The ports of Seattle and Tacoma are busy places and transloader MacMillan-Piper wouldn’t have it any other way. As the largest transloader and container freight station in the Pacific Northwest, the 100-employee, $18 million company loads cargo such as agricultural commodities and industrial materials in containers destined for ships en route to booming Asian markets.

The Seattle-based company transfers container shipments to the port docks from truck or rail with 170 truck doors and 70 rail spots at its six facilities located at the two ports. MacMillan-Piper’s Seattle sites can unload 36 rail cars and load well more than 150 containers per day.  The Tacoma facilities can unload more than 30 rail cars and load more than 100 containers per day. MacMillan-Piper also has 350,000 square feet of warehouse space at the two ports.

In today’s economic environment, however, maintaining a reliable and efficient supply chain can be difficult no matter how big or small the company is. In the face of rising fuel costs, increasing environmental regulation and an unstable trucking industry, developing advanced solutions for logistics is more important than ever. And advanced solutions are what GE has been about since the days of Thomas Edison. 

GE has been undergoing a revolution of sorts over the past few years as it has turned increasingly to intermodal as a means of tightening its supply chain operations and solving the transportation challenges it faces today. Global Transportation Manager Mark Chadwick says that by collaborating with rail industry partners such as CSX Transportation, GE is cutting down on risk and setting itself up for success for the foreseeable future. From an initiative started within the company’s lighting and appliances divisions, the gospel of intermodal has spread throughout GE’s operations, and Chadwick says it has the potential to be a lasting solution to the company’s transportation needs. 

Air Transat had modest expectations when it entered the cargo  business in the late 1980s. “We were flying wide-body passenger aircraft, so it made sense to diversify,” says Paul Nugent, senior director and general manager, cargo of the Montreal-based airline. 

“In this industry, the margins are so tight you want as many sources of revenue as you can find. The company decided that carrying cargo was worth the investment.”

Within the last five years, cargo loaded in the belly hold of aircraft during regularly scheduled passenger flights has grown to be an larger part of the company’s operations. During that time, Air Transat has more than doubled the fleet of Airbus 330 aircraft it uses to carry cargo from Canada to more than 60 destinations in 25 countries. This includes a number of destinations in Europe, which the airline serves with more direct flights than any other Canadian airline.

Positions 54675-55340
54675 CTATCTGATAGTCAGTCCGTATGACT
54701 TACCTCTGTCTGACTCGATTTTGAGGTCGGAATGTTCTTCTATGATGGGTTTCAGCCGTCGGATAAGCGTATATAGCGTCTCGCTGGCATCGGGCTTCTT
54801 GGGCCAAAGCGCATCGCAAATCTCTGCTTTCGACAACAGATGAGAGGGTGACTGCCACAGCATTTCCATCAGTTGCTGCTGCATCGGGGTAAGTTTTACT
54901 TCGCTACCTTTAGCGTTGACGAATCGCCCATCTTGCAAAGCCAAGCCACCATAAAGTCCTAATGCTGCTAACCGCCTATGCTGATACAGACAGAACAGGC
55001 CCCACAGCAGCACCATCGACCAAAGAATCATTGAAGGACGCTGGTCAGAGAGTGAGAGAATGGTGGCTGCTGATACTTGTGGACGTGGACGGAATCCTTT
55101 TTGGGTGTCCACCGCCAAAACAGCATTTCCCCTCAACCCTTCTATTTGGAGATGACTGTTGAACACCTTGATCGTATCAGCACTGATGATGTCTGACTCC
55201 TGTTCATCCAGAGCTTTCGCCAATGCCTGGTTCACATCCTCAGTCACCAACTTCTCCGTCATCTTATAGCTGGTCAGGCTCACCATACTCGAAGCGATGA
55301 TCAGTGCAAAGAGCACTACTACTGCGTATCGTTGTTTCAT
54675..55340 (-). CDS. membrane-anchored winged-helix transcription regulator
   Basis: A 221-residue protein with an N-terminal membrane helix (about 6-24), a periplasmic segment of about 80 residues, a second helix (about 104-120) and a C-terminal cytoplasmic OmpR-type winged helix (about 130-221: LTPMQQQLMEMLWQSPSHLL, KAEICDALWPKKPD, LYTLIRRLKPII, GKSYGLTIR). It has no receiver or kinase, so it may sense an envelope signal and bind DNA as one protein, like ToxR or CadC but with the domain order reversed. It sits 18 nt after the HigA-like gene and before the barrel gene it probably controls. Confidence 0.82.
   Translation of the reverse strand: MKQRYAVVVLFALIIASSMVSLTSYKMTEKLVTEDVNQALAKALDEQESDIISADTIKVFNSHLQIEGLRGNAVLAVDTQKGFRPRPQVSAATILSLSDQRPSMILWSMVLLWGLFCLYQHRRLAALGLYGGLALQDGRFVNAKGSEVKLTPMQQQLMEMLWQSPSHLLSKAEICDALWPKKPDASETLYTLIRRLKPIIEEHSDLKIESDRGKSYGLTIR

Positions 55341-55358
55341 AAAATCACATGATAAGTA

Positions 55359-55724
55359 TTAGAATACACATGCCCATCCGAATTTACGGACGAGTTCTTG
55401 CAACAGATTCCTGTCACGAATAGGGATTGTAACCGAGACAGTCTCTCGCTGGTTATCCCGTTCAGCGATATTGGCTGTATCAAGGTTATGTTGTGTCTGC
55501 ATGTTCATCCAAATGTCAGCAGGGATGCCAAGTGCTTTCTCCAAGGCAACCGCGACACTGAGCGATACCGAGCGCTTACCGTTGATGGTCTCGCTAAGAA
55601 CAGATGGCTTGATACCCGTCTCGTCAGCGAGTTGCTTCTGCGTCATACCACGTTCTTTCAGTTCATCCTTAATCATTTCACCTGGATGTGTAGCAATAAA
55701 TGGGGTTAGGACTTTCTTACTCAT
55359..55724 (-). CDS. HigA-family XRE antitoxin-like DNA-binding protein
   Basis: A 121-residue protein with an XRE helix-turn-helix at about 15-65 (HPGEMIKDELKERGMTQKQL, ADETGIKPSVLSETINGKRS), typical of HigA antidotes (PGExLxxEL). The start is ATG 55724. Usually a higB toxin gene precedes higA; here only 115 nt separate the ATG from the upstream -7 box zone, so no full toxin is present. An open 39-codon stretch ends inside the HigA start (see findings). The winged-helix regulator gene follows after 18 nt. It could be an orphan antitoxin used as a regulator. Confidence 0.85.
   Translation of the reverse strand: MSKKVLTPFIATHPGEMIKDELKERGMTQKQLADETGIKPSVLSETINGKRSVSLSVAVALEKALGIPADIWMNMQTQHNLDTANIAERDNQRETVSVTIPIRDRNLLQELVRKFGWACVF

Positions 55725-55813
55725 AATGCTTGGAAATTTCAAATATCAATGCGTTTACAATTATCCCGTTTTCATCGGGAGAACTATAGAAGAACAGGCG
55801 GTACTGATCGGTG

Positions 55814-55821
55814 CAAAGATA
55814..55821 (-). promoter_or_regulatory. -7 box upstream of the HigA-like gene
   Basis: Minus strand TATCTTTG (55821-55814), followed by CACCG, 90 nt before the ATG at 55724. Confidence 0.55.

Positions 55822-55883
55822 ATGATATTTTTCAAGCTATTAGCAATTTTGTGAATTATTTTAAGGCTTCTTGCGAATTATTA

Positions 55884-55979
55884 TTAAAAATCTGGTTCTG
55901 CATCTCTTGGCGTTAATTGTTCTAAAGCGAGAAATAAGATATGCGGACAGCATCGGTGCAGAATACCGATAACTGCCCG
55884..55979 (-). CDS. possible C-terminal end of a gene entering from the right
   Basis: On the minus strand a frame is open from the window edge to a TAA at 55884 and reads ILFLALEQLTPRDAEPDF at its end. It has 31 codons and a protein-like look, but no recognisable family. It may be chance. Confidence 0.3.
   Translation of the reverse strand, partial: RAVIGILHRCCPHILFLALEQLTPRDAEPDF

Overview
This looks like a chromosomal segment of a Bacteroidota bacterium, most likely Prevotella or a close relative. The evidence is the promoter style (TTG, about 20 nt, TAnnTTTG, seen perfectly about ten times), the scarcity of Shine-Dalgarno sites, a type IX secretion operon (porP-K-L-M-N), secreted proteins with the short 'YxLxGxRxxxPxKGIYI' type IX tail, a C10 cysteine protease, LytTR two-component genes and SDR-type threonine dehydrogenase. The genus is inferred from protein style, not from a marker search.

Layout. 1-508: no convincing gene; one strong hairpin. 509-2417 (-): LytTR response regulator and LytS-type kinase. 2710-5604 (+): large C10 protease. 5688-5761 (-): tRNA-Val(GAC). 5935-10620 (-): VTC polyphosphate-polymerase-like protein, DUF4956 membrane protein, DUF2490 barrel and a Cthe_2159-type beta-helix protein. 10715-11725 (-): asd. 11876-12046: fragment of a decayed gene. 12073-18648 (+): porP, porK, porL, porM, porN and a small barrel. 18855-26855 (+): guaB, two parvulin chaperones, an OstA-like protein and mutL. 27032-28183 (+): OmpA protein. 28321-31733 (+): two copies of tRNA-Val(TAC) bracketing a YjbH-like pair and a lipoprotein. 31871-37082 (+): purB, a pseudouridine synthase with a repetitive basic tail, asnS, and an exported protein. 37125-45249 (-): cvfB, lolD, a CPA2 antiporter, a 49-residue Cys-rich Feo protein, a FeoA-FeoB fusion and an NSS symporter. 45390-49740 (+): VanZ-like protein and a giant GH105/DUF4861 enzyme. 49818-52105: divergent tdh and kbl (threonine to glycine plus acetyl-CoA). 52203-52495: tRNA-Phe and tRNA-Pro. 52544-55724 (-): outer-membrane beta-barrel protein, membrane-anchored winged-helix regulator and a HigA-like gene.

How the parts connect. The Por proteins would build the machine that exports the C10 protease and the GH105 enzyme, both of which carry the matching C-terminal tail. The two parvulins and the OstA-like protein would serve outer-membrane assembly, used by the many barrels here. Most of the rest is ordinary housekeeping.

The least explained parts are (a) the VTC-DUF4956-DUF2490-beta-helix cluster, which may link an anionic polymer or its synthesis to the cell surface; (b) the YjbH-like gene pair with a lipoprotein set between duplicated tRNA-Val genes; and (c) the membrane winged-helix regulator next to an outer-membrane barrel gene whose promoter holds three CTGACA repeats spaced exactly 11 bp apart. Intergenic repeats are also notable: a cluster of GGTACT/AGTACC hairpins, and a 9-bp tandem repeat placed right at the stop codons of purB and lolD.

With an unsteady economy and high fuel prices, small- and medium-sized trucking companies are often struggling to remain profitable. Additionally, the increased use of transportation management systems (TMS) is shrinking carriers’ margins even more, sacrificing service for low costs. Even so, Wilson Trucking Co. is facing these challenges, all while maintaining the high level of service it has provided since the company was founded in 1926 – service that is based on integrity and honesty.

A vital link in rail transportation in West Texas was saved from deterioration just as the oil industry was beginning to develop in that area from hydraulic fracturing. Now, Texas Pacifico Transportation Ltd. is undergoing exponential expansion from the explosive growth of oil wells in the area. “The oil companies have plans to drill 4,000 wells within the next few years,” Executive Vice President Federico Díaz-Page reports. “We are not at the peak of demand.”

Many people take vitamins to maintain their health, so it stands to reason that the people who provide them do so with vim and vigor. That’s been the focus of Swanson Health Products for more than 40 years, and Director of Operations Terry Kraft says the company has grown to meet the demand of its customers with a nationwide distribution network that emphasizes speed and convenience.

One of the world’s largest independent providers of maintenance, repair and overhaul services to the global aerospace industry is making an internal investment that it expects will greatly enhance its operations.

StandardAero recently implemented the LoadStar transportation management platform companywide. The platform, created by software and supply chain solution provider CloudLogix, will allow StandardAero to improve its shipping operations and better manage its contracts with third-party logistics providers, Vice President of Supply Chain James Colleary says.

When transporting petroleum products such as gasoline, kerosene and jet fuel by ship throughout the Gulf of Mexico and as far north as Jacksonville, Fla., safety and maintaining a schedule are of prime importance. Seabulk Tankers Inc. carefully calculates the unloading time for these liquids when they are loaded onto or off of Seabulk’s ships through their manifold, a pipe with a flanged end that connects the ship’s liquid cargo to the petroleum company’s on-shore storage tank. Usually the unloading time is approximately 24 hours.

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